San Francisco is infamous for its housing shortage and dire need for more residential construction. In 2017, it finally began to answer that need.

San Francisco construction starts were double the historical average in 2017, according to Trulia. To get the historical average, Trulia averaged the number of housing starts each year between 1980 and 2016.

This steep growth in housing permits amounts to 6,270 new housing starts in the San Francisco metropolitan area during 2017. Of these permits, 92% were for high-density units, found in buildings containing five or more units.

Very few single family residences (SFRs) are built in San Francisco, with most months seeing approved permits in the single digits. That’s because the city is already built to capacity, and investors who purchase any tear downs or infill land are likely to make the most profit by building up rather than out.

Builders used to face more zoning encumbrances limiting density and building height — but these zoning restrictions are slowly being pulled back as lawmakers react to the area’s housing shortage.

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San Francisco housing indicators

The rest of California is watching San Francisco

San Francisco is home to 2.2% of the state’s population and a little less than 400,000 housing units. Therefore, most of our readers will feel no direct impact from San Francisco’s housing situation.

But agents and brokers with an eye on the future need to pay attention. That’s because San Francisco’s housing market consistently runs a step ahead of the rest of the state.

So what did San Francisco’s housing market look like in 2017? Or, to ask the same question another way, what will California’s housing market look like in 2018?

Construction in 2017 did not actually rise too much in San Francisco over the previous year, but this follows a rapid year of growth in 2016. San Francisco is one of the only places in California where new building currently outpaces the construction numbers experienced during the Millennium Boom.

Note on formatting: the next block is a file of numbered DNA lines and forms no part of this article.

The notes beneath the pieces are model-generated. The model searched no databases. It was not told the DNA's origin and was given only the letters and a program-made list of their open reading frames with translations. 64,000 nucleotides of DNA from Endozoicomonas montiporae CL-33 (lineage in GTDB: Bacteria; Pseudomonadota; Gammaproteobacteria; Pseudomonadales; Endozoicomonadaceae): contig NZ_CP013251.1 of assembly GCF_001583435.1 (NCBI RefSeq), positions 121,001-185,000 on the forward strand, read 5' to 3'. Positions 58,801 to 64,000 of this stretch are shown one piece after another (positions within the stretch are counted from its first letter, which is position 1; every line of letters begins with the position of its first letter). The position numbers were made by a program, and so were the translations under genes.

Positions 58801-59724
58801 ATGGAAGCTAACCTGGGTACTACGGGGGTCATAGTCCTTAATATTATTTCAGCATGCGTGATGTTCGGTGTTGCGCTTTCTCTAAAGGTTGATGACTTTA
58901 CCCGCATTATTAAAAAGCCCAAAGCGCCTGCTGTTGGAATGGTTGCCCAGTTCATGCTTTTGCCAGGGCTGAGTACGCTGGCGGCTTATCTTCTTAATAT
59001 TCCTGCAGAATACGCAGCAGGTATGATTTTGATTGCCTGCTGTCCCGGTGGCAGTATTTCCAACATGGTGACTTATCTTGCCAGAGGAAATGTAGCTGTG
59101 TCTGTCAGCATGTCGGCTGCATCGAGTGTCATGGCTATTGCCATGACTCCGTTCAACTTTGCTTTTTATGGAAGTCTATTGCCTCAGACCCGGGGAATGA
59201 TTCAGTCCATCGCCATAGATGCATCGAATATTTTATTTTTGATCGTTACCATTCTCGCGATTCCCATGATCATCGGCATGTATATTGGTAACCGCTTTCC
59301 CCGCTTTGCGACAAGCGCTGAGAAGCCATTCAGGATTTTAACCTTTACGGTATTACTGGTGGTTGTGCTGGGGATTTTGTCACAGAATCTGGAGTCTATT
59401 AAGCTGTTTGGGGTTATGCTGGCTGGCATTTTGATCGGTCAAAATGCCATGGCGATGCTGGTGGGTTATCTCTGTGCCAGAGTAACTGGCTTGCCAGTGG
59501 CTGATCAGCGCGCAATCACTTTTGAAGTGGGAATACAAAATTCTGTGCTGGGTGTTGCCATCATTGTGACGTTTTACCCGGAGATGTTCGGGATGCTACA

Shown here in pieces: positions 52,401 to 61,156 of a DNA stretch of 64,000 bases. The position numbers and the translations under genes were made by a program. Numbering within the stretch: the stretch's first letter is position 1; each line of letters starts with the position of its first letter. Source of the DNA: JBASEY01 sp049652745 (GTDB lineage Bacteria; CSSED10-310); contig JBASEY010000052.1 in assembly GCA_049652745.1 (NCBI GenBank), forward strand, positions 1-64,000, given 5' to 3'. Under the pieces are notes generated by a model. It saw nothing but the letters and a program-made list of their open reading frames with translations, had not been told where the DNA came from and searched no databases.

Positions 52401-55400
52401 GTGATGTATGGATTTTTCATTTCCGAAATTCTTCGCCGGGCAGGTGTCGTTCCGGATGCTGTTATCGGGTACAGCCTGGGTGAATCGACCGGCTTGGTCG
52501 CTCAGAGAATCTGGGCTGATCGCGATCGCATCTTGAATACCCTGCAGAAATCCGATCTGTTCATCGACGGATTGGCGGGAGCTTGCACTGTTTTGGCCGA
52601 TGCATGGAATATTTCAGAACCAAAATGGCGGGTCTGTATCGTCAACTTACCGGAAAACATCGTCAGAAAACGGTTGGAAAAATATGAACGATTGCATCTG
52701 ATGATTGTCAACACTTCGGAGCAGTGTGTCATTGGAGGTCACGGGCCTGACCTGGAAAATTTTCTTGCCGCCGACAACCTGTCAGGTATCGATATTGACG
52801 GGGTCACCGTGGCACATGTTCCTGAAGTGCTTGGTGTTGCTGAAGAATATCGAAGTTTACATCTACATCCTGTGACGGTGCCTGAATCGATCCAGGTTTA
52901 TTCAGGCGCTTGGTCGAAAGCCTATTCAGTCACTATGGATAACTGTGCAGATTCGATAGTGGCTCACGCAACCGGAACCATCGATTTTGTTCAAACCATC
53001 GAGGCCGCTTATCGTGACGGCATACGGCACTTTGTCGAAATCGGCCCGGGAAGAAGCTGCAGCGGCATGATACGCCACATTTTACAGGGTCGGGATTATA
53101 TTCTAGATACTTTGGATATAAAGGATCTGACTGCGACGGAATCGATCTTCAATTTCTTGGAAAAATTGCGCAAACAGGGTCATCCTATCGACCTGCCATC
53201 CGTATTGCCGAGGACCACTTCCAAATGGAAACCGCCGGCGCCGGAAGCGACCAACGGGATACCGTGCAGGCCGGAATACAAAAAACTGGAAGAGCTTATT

Home sales volume in 2017 was down 17% from 2016, devastating for local sales agents. This occurred as inventory declined rapidly, 25% below a year earlier in 2017.

Still, home prices continued to rise quickly in San Francisco. At the end of 2017, home prices were 11% above a year earlier in the low tier, 10% higher in the mid tier and 8% higher in the high tier. It’s likely 2018 will see these price increases cool off somewhat, as more construction translates to increased inventory and rising interest rates reduce buyer purchasing power.

More importantly for you, dear readers, San Francisco’s 2017 will look a lot like the rest of the state’s 2018.

Construction across California is poised to gain a boost from 2017’s passage of affordable housing bills. This much-needed new housing will begin to be delivered near the end of the year, and will be quickly gobbled up by hungry homebuyers.

California home sales volume was flat in 2017 (just like San Francisco’s 2016 sales volume). In 2018, declining inventory and rising mortgage interest rates will likely see California sales volume echo the decreased sales volume seen in San Francisco during 2017.

Still, home prices will continue to rise somewhat in 2018, as they did in San Francisco during 2017. That’s because homebuyers are willing to pay more to compete for the limited inventory available. But today’s higher interest rates will complicate price movement, as homebuyers’ buyer purchasing power is reduced. Thus, expect the price rise to slow across California in 2018 and flatten late in the year, into 2019.